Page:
KEESEVILLE — Voters in the Village of Keeseville will go to the polls in two months to decide whether they like the plan for dissolving their little municipality.
The Keeseville Village Board has set noon to 9 p.m. Tuesday, Oct. 22, for the public referendum on the dissolution plan — and the results will indirectly decide the fate of their village.
Residents previously voted to dissolve Keeseville; if voters in October reject the dissolution plan, the village will remain in place.
Village Mayor Dale Holderman is saying he expressed concerns about that plan before its passage.
The village has $14 million to $16 million in assets that have to be divested in a dissolution. The Village Board previously passed the plan created by the Joint Village Dissolution Study Committee without making any changes.
“We accepted the plan the way it was written, but I had reservations about it,” he said.
“I think you’re going to be seeing more and more people speaking out.
Holderman said the plan uses village labor rates to calculate post-dissolution costs for some services, but town labor costs are higher.
“Each step up in government you go, it costs more. There’s up to a $300,000 error as far as costs go.”
‘NOT MUCH IMPACT’
Chesterfield Town Supervisor Gerald Morrow said most town employees who would take over village services are already on the payroll, so a difference in pay rates wouldn’t have much impact.
“It doesn’t matter. We’re not hiring anybody to work for the Highway Department. In conference with my water superintendent, we will hire one or two more people for the (town) Water Department, but that will not take $300,000.”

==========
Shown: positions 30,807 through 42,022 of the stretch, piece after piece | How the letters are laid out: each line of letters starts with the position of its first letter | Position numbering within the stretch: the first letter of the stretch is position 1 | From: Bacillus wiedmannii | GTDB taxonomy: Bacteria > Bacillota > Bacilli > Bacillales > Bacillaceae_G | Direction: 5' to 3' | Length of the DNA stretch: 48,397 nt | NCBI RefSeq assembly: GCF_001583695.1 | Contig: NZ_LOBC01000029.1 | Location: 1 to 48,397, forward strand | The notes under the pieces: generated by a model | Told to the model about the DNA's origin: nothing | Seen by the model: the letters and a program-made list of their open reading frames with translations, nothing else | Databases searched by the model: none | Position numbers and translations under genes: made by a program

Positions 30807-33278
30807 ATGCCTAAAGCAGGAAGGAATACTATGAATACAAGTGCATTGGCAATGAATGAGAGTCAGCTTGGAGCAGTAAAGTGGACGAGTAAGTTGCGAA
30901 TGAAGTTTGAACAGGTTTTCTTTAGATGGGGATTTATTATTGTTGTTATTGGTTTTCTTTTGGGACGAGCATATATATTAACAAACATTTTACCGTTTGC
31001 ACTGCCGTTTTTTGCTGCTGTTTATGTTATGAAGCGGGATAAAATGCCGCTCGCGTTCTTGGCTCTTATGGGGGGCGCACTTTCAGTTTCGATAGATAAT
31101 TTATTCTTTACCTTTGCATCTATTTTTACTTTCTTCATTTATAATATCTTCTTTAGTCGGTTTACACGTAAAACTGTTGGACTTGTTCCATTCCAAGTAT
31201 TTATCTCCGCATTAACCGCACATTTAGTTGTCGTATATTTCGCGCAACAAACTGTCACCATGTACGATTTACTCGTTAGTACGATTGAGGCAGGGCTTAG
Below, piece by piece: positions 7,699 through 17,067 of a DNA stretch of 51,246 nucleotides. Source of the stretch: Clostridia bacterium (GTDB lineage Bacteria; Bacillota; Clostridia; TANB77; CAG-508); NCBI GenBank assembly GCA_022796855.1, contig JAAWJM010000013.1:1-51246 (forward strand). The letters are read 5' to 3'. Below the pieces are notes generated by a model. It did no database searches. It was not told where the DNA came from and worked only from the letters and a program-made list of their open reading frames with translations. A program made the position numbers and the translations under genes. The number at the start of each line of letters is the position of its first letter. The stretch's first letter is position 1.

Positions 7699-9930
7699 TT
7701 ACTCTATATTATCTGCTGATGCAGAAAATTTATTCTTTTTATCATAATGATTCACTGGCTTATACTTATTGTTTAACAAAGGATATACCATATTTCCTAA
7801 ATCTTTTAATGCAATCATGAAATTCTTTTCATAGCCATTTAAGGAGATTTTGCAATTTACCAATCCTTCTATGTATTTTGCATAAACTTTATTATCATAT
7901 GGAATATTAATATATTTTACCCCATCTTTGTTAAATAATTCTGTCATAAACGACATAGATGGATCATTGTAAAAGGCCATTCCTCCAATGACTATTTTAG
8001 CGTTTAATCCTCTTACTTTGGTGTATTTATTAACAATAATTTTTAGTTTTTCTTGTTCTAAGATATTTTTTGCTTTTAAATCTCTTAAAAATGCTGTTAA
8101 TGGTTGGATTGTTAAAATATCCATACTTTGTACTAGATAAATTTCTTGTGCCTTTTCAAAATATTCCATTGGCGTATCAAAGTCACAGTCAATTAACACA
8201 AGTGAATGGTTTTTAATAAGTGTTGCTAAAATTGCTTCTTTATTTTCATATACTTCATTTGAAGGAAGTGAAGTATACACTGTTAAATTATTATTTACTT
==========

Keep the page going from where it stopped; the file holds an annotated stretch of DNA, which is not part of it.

He said the Chesterfield water superintendent would take over the village water system if Keeseville dissolves.
“He (the superintendent) won’t get paid any extra.”
He said when the new workers are not needed at the water plant, they will plow and sand village roads in the winter.
The dissolution study showed that taxes would go down for everyone in the village.
But for Keeseville residents with properties assessed at less than $60,000, the combined amount they paid could rise because their water and sewer fees would be higher.
In Chesterfield, 35 percent of village homeowners have assessments of $50,000 or less, while in AuSable, it’s 31 percent in that category, according to each county’s real property offices.
Holderman said he now believes that the base assessment needed to experience a savings from dissolution would be higher that the $60,000 in the plan.
“The plan is flawed. The majority of people in Keeseville will not see a decrease in taxes.”
Study Committee member and dissolution advocate Linda Liberty-Guimond said she believes taxes for village property owners would drop following dissolution.
She said she has no problem with a vote on the plan, as long as people understand what they’re voting for.
“Maybe there are things in the plan they don’t like. But the study showed that if you live in the Village of Keeseville, your property taxes — and that’s not including water and sewer rents, those are services — will most likely go down.”
The village has been slated to end its existence on Dec. 31, 2014, but if the vote on the dissolution plan is to turn down the document, it will remain in place.
The petition for a vote on the plan submitted by resident Sandra Clodgo had 256 valid signatures, and only 236 were needed to trigger a referendum. A minimum of 25 percent of the village’s 944 registered voters had to sign the petition.
The plan itself specifies how Keeseville’s dissolution would be handled and its property and services turned over to the towns of Chesterfield in Essex County and AuSable in Clinton County.
The referendum vote in January was 268 to 176 to dissolve Keeseville.
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